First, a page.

A pair of worn-out seals failed and twisted the nose gear on a JetBlue airliner, forcing the pilot to make an emergency landing three years ago at Los Angeles International Airport, according to a federal report released this week.
Two of the four anti-rotation lugs in the Airbus A320's nose landing gear had fractured and separated due to induced fatigue from a series of tests, the National Transportation Safety Board reported.
The failed lugs caused the plane's nose landing gear to twist 90 degrees upon takeoff from Burbank's Bob Hope Airport on Sept. 21, 2005, according to the NTSB.
Flight 292 was bound for New York's John F. Kennedy International when the pilot and air traffic controllers realized that the nose wheel was skewed.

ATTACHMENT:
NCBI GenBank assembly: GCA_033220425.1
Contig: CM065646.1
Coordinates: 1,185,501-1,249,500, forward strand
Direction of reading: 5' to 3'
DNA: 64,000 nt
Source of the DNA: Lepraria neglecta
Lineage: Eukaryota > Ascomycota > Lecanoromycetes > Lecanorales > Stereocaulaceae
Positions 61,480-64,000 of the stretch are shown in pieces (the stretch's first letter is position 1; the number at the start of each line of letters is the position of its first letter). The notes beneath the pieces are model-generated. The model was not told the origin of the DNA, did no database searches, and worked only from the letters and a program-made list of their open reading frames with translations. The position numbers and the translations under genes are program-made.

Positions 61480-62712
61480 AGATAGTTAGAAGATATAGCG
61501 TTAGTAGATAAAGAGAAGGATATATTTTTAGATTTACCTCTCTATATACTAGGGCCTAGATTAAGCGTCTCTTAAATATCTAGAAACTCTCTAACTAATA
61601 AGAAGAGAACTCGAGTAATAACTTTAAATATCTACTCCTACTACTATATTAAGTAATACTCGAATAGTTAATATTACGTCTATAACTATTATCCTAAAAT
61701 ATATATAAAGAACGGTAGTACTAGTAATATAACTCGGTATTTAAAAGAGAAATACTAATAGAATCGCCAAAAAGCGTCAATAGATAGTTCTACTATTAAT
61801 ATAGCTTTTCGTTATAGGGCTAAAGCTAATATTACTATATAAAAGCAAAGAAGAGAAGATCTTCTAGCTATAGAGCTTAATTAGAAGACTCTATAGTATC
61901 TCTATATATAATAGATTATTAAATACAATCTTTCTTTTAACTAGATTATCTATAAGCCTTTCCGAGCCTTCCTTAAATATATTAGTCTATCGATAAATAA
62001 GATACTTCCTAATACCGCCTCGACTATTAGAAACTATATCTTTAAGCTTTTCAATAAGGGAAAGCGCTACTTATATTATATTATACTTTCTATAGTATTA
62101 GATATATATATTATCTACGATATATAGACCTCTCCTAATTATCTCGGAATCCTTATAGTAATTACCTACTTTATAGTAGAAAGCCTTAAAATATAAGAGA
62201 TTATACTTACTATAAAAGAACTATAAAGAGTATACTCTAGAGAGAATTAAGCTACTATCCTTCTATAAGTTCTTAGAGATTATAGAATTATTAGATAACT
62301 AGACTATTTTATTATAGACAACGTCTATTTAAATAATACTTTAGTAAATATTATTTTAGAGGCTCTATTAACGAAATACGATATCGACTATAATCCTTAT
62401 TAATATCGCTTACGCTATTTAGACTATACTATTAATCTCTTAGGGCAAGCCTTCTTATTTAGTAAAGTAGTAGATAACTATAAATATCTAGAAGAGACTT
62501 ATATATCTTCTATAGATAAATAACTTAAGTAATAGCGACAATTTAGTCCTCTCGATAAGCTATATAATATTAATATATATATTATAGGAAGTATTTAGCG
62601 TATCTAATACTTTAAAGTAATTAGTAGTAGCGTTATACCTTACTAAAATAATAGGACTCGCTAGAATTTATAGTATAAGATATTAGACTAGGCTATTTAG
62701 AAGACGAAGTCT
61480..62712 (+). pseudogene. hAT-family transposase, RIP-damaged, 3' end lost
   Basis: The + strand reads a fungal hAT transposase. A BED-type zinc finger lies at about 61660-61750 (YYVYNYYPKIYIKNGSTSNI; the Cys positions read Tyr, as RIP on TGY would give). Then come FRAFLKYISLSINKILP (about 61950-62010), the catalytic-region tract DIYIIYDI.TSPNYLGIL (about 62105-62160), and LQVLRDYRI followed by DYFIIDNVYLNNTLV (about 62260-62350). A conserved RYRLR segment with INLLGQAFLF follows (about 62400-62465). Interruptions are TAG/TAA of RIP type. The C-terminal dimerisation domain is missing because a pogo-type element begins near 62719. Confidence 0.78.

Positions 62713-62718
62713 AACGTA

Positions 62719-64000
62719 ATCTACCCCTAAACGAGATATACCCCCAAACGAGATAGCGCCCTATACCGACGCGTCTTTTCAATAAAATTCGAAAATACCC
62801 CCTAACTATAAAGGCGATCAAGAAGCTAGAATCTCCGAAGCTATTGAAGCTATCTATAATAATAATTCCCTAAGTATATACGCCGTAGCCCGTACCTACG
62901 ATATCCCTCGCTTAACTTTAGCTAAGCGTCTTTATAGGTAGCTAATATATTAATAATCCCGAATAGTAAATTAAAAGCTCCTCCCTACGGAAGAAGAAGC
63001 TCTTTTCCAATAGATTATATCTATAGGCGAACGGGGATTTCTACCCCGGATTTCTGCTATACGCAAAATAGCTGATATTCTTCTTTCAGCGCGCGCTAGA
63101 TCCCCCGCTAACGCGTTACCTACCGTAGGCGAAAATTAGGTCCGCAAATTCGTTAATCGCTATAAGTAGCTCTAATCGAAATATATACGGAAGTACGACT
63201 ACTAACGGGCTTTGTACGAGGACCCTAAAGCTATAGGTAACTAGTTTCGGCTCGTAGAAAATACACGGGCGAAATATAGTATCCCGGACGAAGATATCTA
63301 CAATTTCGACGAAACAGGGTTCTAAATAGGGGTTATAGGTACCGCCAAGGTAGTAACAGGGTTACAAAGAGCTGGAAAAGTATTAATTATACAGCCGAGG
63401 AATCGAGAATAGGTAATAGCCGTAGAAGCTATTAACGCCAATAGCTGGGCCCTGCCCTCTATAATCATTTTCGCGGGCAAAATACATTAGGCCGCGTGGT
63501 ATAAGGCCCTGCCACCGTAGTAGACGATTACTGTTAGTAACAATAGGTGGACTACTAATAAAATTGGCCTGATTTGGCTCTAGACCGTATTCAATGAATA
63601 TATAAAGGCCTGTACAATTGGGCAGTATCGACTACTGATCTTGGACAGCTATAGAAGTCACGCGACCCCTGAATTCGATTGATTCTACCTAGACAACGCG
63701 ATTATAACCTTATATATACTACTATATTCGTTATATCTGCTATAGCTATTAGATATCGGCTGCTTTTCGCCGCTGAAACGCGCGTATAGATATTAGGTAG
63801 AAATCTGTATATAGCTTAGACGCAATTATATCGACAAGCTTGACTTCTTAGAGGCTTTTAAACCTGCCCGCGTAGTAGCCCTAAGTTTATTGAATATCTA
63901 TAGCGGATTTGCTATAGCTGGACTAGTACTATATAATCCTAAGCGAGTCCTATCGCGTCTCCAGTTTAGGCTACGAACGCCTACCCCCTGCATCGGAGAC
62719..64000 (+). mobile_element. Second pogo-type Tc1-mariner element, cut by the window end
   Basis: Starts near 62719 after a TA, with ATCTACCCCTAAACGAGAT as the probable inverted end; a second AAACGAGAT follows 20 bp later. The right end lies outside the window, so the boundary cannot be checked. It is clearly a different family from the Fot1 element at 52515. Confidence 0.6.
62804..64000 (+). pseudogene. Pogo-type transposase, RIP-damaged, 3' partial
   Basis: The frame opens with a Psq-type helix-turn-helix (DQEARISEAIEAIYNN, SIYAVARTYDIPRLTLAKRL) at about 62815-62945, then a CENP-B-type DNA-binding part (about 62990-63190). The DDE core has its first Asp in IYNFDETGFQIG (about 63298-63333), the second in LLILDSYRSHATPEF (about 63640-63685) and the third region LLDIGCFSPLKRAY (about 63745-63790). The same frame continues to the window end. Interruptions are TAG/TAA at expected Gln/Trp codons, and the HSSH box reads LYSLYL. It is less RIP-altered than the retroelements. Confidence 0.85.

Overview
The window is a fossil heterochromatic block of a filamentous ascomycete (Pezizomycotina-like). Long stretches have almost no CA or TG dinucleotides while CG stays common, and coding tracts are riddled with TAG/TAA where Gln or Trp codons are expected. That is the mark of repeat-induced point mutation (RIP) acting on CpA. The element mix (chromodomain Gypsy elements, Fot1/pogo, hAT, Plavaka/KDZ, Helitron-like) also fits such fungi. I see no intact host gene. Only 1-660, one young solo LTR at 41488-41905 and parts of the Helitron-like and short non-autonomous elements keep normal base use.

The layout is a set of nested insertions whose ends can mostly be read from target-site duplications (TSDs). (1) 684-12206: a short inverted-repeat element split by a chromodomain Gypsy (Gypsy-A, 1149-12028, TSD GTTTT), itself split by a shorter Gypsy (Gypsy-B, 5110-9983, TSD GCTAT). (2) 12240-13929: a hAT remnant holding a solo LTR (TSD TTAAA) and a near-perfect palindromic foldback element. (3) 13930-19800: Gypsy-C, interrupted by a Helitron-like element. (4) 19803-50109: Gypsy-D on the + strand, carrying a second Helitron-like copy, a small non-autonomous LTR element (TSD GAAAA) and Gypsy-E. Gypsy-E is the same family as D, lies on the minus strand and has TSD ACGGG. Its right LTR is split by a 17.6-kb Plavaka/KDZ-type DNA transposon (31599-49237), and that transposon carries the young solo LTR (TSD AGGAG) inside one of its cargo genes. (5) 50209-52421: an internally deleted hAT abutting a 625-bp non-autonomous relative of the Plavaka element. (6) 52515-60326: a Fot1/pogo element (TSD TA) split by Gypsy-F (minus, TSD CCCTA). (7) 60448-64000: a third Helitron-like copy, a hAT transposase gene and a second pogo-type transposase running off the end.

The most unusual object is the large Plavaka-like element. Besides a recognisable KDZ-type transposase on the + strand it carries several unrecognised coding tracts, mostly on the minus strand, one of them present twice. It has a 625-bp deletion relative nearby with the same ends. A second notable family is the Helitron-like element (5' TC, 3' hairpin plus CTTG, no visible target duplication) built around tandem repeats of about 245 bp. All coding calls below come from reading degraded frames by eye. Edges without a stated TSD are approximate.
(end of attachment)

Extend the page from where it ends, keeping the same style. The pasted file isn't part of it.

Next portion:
The plane burned fuel by circling LAX for three hours. Sparks flew from the crippled nose gear when the jetliner finally touched down, making for a spectacular sight on live television.
No injuries were reported among the 139 passengers, two pilots and four flight attendants on board.
A contributing factor to the incident was the design of the plane's brake steering control unit system, which prevented the nose wheels from being able to face the right way, the NTSB reported.
Additionally, Airbus did not have a procedure that would have allowed the flight crew to reset the system and restore hydraulic pressure, according to the report.
Airbus has since upgraded the system to take care of the problem, the NTSB reported.